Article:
Your aim is to communicate information about your experiment in the most efficient and/or concise manner possible. Your research article should have at least seven sections, which include the title, abstract, introduction, method, results, discussion and references.
Pick A Reason For Writing Your Research Summary
There are two reasons. The first is where you write a longer research summary to remind yourself about the research paper later when you need to take notes. The second reason is to create a summary to add into your essay, in which case, your summary needs to focus on how your research relates to the topic of your essay.
A Skeleton Frame For Your First Draft
Since you are reading an article about writing a research summary, you probably need a bit of a head start because the material given to you by your college was a little lacking in direction. Here is a simple framework you can follow to get you started.
- Write out your research question
- Briefly explain why your research question is interesting
- Simply state that is it interesting because of the points it makes, or because it relates to your research paper (essay)
- State the hypothesis that was tested
- Briefly describe any testing methods
- Methods may include procedure, test design, participants, what was manipulated and what materials were used
- Mention independent variables such as what was measured
- Mention dependent variables such as how the research’s data was analyzed
- Briefly describe any results and mention if they were significant
- Explain what you think the implications of the results are
- Explain how the implications relate to your notes or to the research essay you are writing
- Do not overstate the importance of the finding by remembering that one source is not evidence
- Write about the results and don’t be afraid of adding detail
- Mention the interpretation of the results and maybe your interpretation too
- The results should relate to the hypothesis that was tested
Remember that you are writing your research summary either as a way to help you take notes about the research at a later date, or because you are going to add this research as partial evidence for a point you are proving in your research paper (your essay).
Before You Start Your First Draft
Writing a research summary is always easier if you fully understand the research you are summarizing. It may be worth your while spending time reading and re-reading the research until you can easily explain it in your own words to another person.
Altering Your Work To Make It More Accurate
Write as much as you like, and then cut out your vague points at a later time. Remove less important or redundant information, and add information for completeness if needed. Re-read the research question to help you remain focused on it, be as concise as possible, and avoid any generalities.
The skeleton template given in the section above will be easier to complete if you read the research, and then skim read it while looking for certain elements. Skim read and look for the sections listed below:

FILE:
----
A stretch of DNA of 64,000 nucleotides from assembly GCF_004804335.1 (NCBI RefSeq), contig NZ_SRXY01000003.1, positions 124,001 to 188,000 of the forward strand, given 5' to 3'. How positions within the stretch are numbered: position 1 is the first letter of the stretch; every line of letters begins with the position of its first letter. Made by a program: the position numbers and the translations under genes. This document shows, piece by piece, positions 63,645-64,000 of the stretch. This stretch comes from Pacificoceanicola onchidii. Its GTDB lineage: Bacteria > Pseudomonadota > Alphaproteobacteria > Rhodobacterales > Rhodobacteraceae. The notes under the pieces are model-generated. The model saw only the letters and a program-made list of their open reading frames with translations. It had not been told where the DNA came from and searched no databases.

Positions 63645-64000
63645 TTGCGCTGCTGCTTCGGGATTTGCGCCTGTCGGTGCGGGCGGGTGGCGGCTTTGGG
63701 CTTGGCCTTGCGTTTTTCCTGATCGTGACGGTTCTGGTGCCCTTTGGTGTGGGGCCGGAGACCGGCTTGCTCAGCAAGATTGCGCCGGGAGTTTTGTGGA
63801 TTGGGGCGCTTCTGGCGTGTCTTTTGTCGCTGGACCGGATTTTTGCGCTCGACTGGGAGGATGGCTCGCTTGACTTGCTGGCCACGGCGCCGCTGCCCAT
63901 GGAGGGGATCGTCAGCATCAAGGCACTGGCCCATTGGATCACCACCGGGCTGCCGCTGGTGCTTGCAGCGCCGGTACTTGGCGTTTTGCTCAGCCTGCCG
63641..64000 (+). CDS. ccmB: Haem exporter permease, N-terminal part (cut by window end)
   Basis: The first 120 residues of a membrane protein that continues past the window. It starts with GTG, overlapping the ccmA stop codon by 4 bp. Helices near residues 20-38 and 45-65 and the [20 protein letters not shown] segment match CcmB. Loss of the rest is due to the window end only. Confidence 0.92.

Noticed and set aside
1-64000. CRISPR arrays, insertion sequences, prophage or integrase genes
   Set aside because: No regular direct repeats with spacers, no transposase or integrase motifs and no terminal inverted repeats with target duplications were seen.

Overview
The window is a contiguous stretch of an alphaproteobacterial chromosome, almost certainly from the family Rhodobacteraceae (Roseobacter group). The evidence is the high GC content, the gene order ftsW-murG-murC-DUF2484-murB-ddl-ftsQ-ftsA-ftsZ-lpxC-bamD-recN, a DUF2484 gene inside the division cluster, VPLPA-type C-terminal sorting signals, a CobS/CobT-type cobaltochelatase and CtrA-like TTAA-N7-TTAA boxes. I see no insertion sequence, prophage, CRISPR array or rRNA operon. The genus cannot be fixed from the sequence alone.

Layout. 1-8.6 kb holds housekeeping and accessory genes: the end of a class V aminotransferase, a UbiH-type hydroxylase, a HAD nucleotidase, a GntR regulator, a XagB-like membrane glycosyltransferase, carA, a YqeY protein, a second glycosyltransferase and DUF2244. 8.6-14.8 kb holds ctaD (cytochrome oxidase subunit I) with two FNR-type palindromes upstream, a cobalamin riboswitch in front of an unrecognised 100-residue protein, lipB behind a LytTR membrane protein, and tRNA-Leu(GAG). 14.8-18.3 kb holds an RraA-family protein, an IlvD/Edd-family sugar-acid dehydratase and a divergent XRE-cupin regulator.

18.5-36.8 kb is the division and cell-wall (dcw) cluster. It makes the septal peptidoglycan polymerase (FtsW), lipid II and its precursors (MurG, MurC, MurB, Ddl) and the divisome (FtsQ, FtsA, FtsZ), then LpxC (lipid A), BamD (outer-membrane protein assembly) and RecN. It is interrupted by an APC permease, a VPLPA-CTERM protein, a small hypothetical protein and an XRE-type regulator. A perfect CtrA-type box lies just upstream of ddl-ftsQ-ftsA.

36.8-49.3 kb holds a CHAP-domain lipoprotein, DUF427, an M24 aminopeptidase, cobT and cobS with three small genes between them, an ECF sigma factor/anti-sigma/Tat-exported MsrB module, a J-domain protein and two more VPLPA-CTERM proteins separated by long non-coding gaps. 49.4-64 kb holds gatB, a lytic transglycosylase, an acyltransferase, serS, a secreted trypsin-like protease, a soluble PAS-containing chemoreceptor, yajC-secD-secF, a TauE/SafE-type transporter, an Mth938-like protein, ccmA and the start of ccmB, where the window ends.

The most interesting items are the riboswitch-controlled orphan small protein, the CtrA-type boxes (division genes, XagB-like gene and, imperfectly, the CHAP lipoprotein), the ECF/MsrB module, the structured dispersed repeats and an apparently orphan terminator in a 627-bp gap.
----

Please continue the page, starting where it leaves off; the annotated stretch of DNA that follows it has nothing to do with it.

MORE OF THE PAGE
Title – look for the research question and the reason for the study
Introduction – look for the tested hypotheses or hypothesis
Method – look for how the hypothesis was tested
Results – look at the tables and figures for their findings
Discussion – look at how the researcher interpreted the results
Do not rely on the research’s abstract to identify the main points of the paper. Re-read the research and ask yourself how it relates to the research question, and maybe how it relates to the research question in your essay. Ask yourself if any parts of the original research question still remain unanswered.
Edit Your Research Summary To Target Your Reader
If you are writing a research summary in college, your target audience is a semi-intelligent, naive, interest-but-lazy reader. Include important details without assuming your reader has extensive prior knowledge, and define your esoteric terms the first time you use them.
- Re-read what you have written after your final edit to catch correctly spelled typos.
- Use the correct language, such as saying the research “supports” a point rather than “proving” a point because a single study cannot prove a point.
- Read through your work with the aim of making it more concise. Cut out any wordy sections.
- Avoid vague language, especially when referring to results. Don’t say “this shows.” Say, “the x result shows.”
- If you make direct quotes, then try to paraphrase them. People expect paraphrasing in research summaries.
Conclusion – A Word On Plagiarism
Before you start, remember that plagiarism is common when students write research summaries. Students are tasked with summarizing the work of another person, and in some cases, it leads to accidentally verbatim copying. This sort of thing can be easily avoided by making bullet point notes on whatever you read, and then expanding the bullet point notes at a later date. As you make your bullet point notes, make sure they are not the same as what is written in the research itself. When you expand your bullet points, you are forced to use your own words, which all-but eliminates the chance of plagiarism.